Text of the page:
Lambert van den Bos.

The position of the Roode en Witte roos in the saga of King Richard III online

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Published bi-raonthly by the UBiversity of Wisconsin at Madison, "Wisconsin

Entered as second class matter August 31, 1919, at the postofiBce at Madison, WJscon-

Bin, under the Act of August 24, 1912. Accepted for mailing at special rate

of postage provided for in section 1103, Act of October 3, 1917.

Authorized September 17, 1918.

No. 1. British criticisms of American writings, 1783-1815, by William B.

Cairns 98p. Fifty cents.
No. 2. Studies by members of the department of Ejiglish. 394p. One dollar.
No. 3. Classical studies in honor of Charles Forester Smith. I90p. One dollar.
No. 4. Ordo Rachelis, by Karl Young. 66p. Fifty cents.
No. 5. The position of the Roode en Witte Roos in the saga of King Rich-
ard III, by Oscar James Campbell. I70p. Fifty cents.




Lambert van deh 3os









The Roode en Witte Roos, an English translation of which
is here presented, was published in Amsterdam in 1651.^ It
is a tragedy of five acts written in rhymed iambic hexameters,
consisting of 1856 lines and treating the popular story of King
Richard III of England. Although the author, Lambert van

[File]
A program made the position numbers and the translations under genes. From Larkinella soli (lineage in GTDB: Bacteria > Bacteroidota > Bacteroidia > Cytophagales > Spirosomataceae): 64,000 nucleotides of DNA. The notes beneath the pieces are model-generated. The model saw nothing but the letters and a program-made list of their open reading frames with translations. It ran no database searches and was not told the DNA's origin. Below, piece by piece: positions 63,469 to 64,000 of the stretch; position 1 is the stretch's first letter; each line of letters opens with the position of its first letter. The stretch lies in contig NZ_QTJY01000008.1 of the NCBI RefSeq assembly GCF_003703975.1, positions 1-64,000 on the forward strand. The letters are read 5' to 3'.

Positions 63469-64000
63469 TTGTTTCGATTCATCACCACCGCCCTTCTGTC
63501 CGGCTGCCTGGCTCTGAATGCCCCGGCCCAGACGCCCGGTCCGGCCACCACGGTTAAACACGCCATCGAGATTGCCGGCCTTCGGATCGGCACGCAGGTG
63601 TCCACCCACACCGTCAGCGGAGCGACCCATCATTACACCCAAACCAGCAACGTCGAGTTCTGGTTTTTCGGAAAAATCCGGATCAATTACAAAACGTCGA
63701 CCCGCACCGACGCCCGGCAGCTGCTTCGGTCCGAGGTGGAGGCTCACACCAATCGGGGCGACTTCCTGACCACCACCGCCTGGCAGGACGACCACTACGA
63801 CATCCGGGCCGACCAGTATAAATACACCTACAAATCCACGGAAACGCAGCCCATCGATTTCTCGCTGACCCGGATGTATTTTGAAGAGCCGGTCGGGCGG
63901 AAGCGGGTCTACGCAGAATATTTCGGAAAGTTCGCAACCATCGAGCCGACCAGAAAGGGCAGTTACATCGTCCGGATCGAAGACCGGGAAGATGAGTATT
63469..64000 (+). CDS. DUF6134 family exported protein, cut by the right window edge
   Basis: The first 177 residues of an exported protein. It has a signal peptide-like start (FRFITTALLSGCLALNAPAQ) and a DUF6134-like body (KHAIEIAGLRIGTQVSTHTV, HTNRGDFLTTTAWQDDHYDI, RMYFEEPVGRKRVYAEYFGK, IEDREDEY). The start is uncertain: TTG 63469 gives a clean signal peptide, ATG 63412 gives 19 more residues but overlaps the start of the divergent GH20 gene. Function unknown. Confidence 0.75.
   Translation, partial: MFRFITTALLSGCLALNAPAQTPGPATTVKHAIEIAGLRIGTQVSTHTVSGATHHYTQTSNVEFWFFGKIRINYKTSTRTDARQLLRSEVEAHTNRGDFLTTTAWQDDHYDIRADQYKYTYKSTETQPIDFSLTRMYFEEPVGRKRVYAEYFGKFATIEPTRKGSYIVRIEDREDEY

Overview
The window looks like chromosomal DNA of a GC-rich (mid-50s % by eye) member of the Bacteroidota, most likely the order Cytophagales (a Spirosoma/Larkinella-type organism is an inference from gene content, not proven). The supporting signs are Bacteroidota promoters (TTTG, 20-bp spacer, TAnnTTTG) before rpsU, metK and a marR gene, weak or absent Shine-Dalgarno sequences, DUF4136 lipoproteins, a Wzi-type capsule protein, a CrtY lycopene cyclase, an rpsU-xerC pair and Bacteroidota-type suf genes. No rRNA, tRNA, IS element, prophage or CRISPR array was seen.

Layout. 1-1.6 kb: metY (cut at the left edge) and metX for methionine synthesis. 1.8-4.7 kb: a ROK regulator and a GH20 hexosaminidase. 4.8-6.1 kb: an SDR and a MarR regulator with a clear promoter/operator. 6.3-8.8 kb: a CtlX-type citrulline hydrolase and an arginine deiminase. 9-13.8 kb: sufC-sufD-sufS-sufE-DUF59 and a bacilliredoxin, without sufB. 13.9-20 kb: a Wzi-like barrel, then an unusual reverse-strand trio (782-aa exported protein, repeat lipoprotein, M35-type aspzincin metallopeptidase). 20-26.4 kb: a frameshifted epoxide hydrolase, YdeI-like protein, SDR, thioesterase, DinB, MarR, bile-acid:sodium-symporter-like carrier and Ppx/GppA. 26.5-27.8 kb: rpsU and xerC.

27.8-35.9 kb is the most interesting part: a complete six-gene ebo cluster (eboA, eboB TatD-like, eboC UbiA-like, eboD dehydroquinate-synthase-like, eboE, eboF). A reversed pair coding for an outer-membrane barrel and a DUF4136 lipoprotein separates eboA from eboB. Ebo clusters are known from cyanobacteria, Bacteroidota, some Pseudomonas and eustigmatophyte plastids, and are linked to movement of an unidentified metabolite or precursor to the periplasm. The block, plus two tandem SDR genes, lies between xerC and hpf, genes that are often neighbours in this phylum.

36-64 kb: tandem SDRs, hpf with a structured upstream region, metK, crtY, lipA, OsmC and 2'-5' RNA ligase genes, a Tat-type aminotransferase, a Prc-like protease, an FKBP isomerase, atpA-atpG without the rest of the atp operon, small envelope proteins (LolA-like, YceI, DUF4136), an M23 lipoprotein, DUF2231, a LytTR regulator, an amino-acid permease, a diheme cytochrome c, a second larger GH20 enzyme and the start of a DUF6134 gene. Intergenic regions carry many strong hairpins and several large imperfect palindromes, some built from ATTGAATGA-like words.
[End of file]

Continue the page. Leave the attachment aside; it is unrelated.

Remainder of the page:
den Bos (spelt also Bosch), 1610-1698, does not suggest that
the drama is not original, he must have had ultimately an
English source, if not a play that he translated or adapted,
at least one of the comprehensive English Chronicles. Facts
which will be presented in the course of this study make it
clear that this Dutch tragedy belongs definitely to the Eng-
lish dramatic tradition of Richard III. Indeed, a careful
examination of the evidence warrants the belief that this
play is a version of an English drama, now lost, which in
certain features was more like Shakespeare's Richard III
than is any extant version of the play.

The other literary work of van den Bos makes it probable
that he followed his source, whatever it was, with some fidel-
ity. This author owes his position in Dutch literature to his
skillful translation and adaptation of foreign works. His
translation of Don Quixote, for example, remained for two
centuries the classical Dutch version of this immortal ro-
mance. In particular, he made enough translations from the
English to demonstrate his understanding of the language
and his peculiar interest in the literature. In 1648 he ren-
dered into Dutch the masque-like morality Lingua, or the

* This translation was announced in Shakespeare Studies of the Uni-
versity of Wisconsin (pp. 231-252) and some of the descriptive facts given
there are here restated. The fundamental indebtedness of my study to
the unpublished work of Dr. H. de W. Fuller, I take pleasure in acknowl-
edging again here.


Combat of the Tongue and Five Senses for Superiority,
published in London in 1607 ; in 1658 Sir Thomas Herbert's
Travels into Divers Parts of Africa and Asia Minor,- first
published in 163-1; in 1661 John Dauncey's History of his
Sacred Majesty Charles II; and in 1678 the anonymous trea-
tise The True and Historical Relation of the Poisoning of Sir
Thomas Overbury, published first in 1651. A man who made
a business of miscellaneous translation as did van den Bos
was obviously not a trained dramatist. A play bearing his
name is perhaps, then, even more certain to be a translation